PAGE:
Interview: 'The ABCs of Death' Letter Z Director Yoshihiro Nishimura
by Jeremy Kirk
February 1, 2013
Even if you don't know the name Yoshihiro Nishimura, if you've seen movies like Tokyo Gore Police or Helldriver, you are fully aware of the director's unique style of over-the-top gore and imagery that could only come from someone's nightmares. A makeup and special effects artist, as well, Nishimura has dug a long line of memorable images in the nine films he's directed. Therefore, it makes perfect sense for him to be 1 of the 26 directors chosen to contribute to Drafthouse Films' The ABCs of Death, a horror anthology bringing together the best genre filmmakers out there. Luckily we had a chance to speak with him recently.
Jeremy Kirk of FS.net was fortunate enough to be selected as 1 of the 26 websites chosen to speak with the various ABCs of Death horror directors about their style, how they see death in film, and how they view the current state of independent, horror film making and essentially introduce these visionary directors to a general audience that may not be familiar with their work. We were chosen to interview Nishimura, and our short interview originally conducted via email late last year can finally be revealed to everyone. So without further ado, here's the mini-interview we conducted with Mr. Yoshihiro Nishimura, of "Z is for Zetsumetsu":
Mr. Nishimura, thank you for taking time to answer our questions. Where do you mostly get the ideas for the horror images you create for your films?
Nishimura: I often have nightmares. The images I see in them regularly inspire ideas in filmmaking for me. I also often draw storyboards while drinking in a standing bar in Tokyo [a standing bar is a cheap style of bar in Japan, one without seats where customers stand and drink while eating small dishes of inexpensive food]. Because I'm drawing them while I get drunk, these ideas probably come out of my subconscious. Maybe it's something akin to surrealism?
What would you say is your primary goal in creating a horror film, to scare your audience, to shock your audience, or another reaction altogether?
Nishimura: I want to make the audience immediately think, "I need to see that one more time!"
What other horror anthology films did you pull from while working on The ABCs of Death?
Nishimura: Nothing in particular, actually. While I was making my ABCs of Death entry, I also took part in another horror anthology called The Profane Exhibit. Because it's got a completely different atmosphere from ABCs, I want audiences to take a look at that, as well.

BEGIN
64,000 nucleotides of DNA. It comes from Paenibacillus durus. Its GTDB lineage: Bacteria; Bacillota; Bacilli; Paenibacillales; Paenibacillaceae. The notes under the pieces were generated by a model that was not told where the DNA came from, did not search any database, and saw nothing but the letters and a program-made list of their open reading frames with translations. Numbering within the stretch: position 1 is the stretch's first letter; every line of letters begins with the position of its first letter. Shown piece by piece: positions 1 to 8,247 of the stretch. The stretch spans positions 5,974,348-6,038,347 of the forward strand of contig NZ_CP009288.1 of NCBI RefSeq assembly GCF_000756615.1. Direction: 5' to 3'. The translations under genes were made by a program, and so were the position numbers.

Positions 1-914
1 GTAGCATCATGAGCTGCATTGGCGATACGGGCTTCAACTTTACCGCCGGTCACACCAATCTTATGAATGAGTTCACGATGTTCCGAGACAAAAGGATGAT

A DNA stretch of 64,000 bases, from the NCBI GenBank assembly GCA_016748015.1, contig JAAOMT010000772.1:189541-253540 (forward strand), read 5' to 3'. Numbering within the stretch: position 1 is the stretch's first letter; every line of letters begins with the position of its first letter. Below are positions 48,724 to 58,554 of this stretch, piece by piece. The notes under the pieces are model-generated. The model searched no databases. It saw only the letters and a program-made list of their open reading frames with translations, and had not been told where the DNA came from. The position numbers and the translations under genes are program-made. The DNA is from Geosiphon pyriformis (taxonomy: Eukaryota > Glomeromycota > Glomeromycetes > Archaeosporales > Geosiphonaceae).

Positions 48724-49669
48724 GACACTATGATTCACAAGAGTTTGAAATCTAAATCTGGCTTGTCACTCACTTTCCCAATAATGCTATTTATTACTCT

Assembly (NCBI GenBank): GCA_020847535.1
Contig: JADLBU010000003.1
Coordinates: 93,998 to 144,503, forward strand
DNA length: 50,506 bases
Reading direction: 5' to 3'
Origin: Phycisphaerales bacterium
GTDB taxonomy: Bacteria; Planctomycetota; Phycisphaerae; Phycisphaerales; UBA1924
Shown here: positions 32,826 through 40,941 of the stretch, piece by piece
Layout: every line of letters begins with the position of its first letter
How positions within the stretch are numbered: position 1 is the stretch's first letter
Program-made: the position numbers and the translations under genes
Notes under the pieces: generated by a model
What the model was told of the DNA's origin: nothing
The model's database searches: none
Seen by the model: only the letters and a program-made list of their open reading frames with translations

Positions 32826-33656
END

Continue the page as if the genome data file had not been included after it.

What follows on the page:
How do you view the current state of independent horror filmmaking, and what changes do you see it going through in years to come?
Nishimura: In Japan, it seems like a lot of films have been made that are very similar to things I've done, or things my partner Noboru Iguchi has done. I'm happy about that, but personally I'd like to see something new, as well. If nobody is playing around with new ideas, there's very little motivation to move forward in the genre.
What is the most memorable death you've ever seen depicted in a film?
Nishimura: I like the stuff in Flesh for Frankenstein !
Would you say that being a horror filmmaking has helped you understand death, and, if so, when did you first come to realize this?
Nishimura: Not particularly. Death is always close to us, and is a very natural phenomenon. I don't think you could say it's something I think about any more because I happen to be a filmmaker.
That's all for now. A huge thank you goes out to Mr. Yoshihiro Nishimura, Drafthouse Films, and FEARnet's Scott Weinberg for organizing these interviews across different sites. Nishimura's visionary style is a perfect fit for what looks to be the craziest work of horror put to film in a long while. Made by Drafthouse Films, The ABCs of Death was first released in limited theaters in November of 2012. It's now available on iTunes and VOD, and will be on Blu-Ray/DVD this May. Yoshihiro Nishimura (Speakerman: The Boo, Tokyo Gore Police, 63-fun-go, Vampire Girl vs. Frankenstein Girl, Helldriver) directed the short segment "Z is for Zetsumetsu" for The ABCs of Death, which premiered at the Toronto Film Festival and Fantastic Fest.